“The next station is Gants Hill.” Came the voiceover. By now the carriage had started to thin out a little, and Eric stood to leave as the train pulled into the platform. Within a few minutes he was above ground again, both thankful to be out of the confines of the train, and concerned to be exposed.
It had been a few years, but Eric had a good memory. He took off on foot, down a specific road, looking for a specific house. There was every chance no one was home, but if Eric knew the man like he thought he did, he was prepared to take that chance. It came as no shock to him to see the little front garden was immaculate, with neat groups of Cowslip and Monkeyflower plants (waiting for the cold to end so they could bloom again) lining the bath up to the front porch. On the white door was a printed sign, warning cold callers to take a hike. Taking a deep breath, Eric knocked on the door.
There were sounds of movement from inside, and a shape appeared as the main door to the house opened. A moment later, and Eric was face to face with an old friend.
“Bloody hell, Corporal Cooper!” The wizened old man exclaimed as he opened the door. “What in God’s name are you doing here?”
Eric smiled, despite the situation. “Captain Harper, good to see you sir.”
“It’s just Andrew now.” Replied Harper, offering a hand, which Eric took and shook. The old boy still had a strong grip. “Don’t just stand there in the cold man, come in, come in! Take off your shoes first though…”
Eric kicked off his shoes and also took off his coat at Andrew’s insistence, though he was careful to take the USB drive and slip it into his trouser pocket. He couldn’t help but notice only one pair of black shoes in the porch, and only a single, grey sheepskin coat.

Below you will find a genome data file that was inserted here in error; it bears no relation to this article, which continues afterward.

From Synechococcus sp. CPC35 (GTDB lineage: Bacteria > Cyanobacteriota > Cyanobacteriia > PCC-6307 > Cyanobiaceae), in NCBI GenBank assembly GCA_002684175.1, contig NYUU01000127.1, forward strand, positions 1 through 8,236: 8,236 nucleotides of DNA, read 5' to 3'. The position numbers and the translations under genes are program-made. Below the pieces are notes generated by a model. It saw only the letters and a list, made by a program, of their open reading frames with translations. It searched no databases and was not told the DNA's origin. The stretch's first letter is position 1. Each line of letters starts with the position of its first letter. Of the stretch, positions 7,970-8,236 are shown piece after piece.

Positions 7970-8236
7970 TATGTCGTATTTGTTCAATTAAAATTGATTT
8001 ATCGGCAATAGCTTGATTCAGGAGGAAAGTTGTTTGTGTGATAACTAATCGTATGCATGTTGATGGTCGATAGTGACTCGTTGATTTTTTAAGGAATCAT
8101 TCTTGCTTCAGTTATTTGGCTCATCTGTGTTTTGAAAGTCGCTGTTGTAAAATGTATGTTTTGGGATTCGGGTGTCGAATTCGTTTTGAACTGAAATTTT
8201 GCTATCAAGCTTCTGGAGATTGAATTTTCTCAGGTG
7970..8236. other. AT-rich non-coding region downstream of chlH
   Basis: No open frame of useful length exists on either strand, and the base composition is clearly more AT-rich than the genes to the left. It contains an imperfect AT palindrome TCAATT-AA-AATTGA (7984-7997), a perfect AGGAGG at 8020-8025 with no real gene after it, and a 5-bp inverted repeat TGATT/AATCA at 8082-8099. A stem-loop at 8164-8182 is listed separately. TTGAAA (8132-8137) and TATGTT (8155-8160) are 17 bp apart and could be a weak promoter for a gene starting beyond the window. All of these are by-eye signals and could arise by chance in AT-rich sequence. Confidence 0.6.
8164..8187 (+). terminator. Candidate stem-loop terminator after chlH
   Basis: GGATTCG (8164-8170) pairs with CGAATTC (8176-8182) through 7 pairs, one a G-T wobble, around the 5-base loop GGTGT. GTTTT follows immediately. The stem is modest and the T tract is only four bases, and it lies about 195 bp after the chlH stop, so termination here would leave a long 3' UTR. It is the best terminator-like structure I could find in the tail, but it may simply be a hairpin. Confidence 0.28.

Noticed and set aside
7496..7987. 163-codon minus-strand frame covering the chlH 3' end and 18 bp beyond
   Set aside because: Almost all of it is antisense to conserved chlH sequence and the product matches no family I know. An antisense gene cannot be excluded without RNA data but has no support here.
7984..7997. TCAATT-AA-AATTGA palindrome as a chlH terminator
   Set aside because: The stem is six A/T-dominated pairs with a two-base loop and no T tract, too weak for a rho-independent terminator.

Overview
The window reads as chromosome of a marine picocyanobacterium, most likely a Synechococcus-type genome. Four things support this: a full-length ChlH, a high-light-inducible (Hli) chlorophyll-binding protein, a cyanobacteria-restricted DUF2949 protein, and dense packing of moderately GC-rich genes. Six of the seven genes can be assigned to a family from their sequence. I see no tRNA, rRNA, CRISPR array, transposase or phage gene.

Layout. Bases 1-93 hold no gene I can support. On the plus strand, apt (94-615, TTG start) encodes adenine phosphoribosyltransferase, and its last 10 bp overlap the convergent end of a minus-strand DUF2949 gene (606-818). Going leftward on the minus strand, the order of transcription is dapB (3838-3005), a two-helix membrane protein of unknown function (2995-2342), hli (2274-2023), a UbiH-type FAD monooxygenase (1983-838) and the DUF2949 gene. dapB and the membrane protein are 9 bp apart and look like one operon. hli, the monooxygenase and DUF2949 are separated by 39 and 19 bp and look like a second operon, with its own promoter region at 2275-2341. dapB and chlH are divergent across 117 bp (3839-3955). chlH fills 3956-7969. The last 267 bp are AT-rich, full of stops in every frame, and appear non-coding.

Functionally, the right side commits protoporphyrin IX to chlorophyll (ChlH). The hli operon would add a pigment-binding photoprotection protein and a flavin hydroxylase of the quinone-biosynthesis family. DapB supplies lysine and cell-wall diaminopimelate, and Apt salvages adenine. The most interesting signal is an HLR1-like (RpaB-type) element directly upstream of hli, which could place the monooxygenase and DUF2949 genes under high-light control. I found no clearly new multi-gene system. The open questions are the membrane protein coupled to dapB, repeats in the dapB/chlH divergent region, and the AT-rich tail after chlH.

Andrew caught Eric’s pause. “Caroline passed away a couple of years ago. Had a stroke in her sleep.”
“I’m so sorry.” Eric couldn’t think of anything more to add. He was never sure of what to say in such circumstances.
“She led a full life, despite being married to a grumpy git like me. Come on, I’ll get you a drink, what do you want, tea, or something stronger?” The voice was as gruff and commanding as Eric remembered, even when asking such a simple question. Eric followed him into the living room as he answered. “I’ll have whatever you’re having.”
“Whisky it is then. You didn’t drive here did you?” Eric shook his head. “Good. Not that I’d have given you a choice anyway.”
A chuckle escaped Eric’s lips. “I’m not surprised.”
“I keep my emergency heating…” Andrew knelt down and opened one of the doors on the lovely walnut-coloured cabinet, pulling out a decanter of amber liquid. “In here, in case you’re likely to drop by again and I’m out. Don’t drink it all.”
Eric laughed again. “I was never much of a drinker sir… I mean Andrew.”
The older man scooped two small glasses, placed them on coasters on the small glass table in front of the brown leather sofa, and sat down beside Eric, before pouring a generous sum of whisky into each glass. “No, you weren’t. I vividly remember that mission in… north Africa, you know, where we had to drag your unconscious arse out of that bar…”
“Funnily enough, I don’t remember that one at all.”
“Ha! I suppose you wouldn’t. To absent friends…” Andrew held his glass aloft, and Eric held his up as well. There was pain in Andrew’s eyes, and not only for Caroline. Eric knew he meant fallen comrades as well.
They both took a swig of the liquid, which always had a powerful kick as it went down. Silence briefly followed, before Andrew piped up.
“So you didn’t come here, out of the blue, just for a chat. What’s wrong?”
Eric opened his mouth to start speaking, then closed it again. Had he made the wise decision in coming here? Did the old man he had looked up have the contacts he needed? No sense in doubts now you’re here Eric.
“I… I found something at work. Some information, and it scares the hell out of me. I don’t know who I can give it to.”